“I’m really looking forward to spending some quality time with Dad this weekend,” said 6-year-old Bill to his same-age friend, Joe. “Yeah, me too!” exclaimed Joe. “Even though I haven’t really talked to my dad in a month, some good quality time this coming Sunday will fix everything. It will be like we’ve been together every day.”
Whoa! What planet is this conversation taking place upon? Are these kids human? Everyone knows this isn’t reality. Young children don’t talk about spending “quality time” with their parents. For them, all time spent with their parents is important, and they don’t generally rate how good (or bad) their time with their parent or parents was. As children mature, however, they do understand whether the time spent with their parents was enjoyable or not.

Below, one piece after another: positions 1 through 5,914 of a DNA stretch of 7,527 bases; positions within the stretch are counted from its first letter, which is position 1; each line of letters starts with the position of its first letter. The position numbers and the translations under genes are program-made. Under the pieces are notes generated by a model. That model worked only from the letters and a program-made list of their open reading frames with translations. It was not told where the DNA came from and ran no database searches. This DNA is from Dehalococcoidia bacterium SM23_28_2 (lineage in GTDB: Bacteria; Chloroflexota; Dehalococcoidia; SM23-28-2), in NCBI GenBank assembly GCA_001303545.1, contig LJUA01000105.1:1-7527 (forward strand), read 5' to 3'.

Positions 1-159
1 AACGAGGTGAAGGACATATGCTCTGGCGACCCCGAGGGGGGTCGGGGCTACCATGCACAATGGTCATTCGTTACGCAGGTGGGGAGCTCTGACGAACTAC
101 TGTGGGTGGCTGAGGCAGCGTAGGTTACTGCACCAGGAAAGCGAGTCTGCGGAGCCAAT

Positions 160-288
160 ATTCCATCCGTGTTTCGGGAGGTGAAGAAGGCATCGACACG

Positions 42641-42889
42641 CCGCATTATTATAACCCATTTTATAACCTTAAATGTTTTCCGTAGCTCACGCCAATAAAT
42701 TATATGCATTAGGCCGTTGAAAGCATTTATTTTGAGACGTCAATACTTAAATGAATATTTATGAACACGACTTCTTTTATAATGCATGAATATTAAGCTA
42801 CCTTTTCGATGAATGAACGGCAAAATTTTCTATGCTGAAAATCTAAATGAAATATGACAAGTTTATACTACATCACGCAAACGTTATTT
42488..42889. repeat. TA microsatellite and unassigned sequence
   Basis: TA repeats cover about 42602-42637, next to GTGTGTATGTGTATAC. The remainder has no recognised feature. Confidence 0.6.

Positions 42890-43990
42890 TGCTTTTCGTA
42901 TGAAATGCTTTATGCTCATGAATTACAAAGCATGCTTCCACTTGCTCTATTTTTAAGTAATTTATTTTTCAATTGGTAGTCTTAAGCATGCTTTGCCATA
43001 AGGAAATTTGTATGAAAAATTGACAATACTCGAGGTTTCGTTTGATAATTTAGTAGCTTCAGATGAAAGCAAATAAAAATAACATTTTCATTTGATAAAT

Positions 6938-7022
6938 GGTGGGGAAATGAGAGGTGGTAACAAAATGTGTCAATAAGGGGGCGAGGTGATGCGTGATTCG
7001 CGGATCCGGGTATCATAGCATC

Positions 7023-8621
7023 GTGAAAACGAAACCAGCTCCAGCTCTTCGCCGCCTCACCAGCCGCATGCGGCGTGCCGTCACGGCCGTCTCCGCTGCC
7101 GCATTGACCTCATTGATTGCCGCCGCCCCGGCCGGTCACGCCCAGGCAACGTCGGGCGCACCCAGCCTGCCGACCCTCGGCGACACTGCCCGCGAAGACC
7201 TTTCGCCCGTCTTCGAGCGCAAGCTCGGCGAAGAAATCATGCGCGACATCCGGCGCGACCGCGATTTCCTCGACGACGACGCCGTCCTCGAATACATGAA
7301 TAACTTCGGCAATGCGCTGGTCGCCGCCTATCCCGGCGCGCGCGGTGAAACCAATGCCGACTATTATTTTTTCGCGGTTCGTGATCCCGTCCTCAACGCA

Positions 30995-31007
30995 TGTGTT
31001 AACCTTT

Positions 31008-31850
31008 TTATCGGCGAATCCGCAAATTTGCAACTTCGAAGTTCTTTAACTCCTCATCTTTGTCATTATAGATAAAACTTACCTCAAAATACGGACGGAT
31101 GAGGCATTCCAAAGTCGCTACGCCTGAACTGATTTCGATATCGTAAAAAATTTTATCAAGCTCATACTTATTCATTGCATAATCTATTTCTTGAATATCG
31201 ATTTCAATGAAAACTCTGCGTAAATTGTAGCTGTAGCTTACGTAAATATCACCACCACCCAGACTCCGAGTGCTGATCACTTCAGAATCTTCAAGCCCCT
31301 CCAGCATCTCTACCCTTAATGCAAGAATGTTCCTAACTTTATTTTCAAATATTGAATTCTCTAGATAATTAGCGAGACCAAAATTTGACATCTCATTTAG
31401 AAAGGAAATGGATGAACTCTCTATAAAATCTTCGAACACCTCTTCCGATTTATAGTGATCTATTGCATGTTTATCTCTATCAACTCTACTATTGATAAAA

Consider the case of 16-year-old Susan. She hasn’t had a meaningful conversation with her parents for months, but her folks promised they’d spend some quality time with her on the weekend by going to a movie or something.
“Oh no,” thought Susan. “Just what I need: an embarrassing trip to the movies with my folks followed by an inquisition about my friends. What a nightmare!”
From her parents’ perspective, the outing may have been a nightmare for them, as well. Unfortunately, this hypothetical example is reality for many young people and their parents.
Today, the concept of spending “quality time” with children has permeated discussions about parenting. For busy parents who are juggling demanding careers and heavy workloads with raising children, “quality time” has become an important concept.
It’s easy to understand why. Studies now indicate that the typical amount of time a working parent spends with his or her young children is about 30 minutes per day.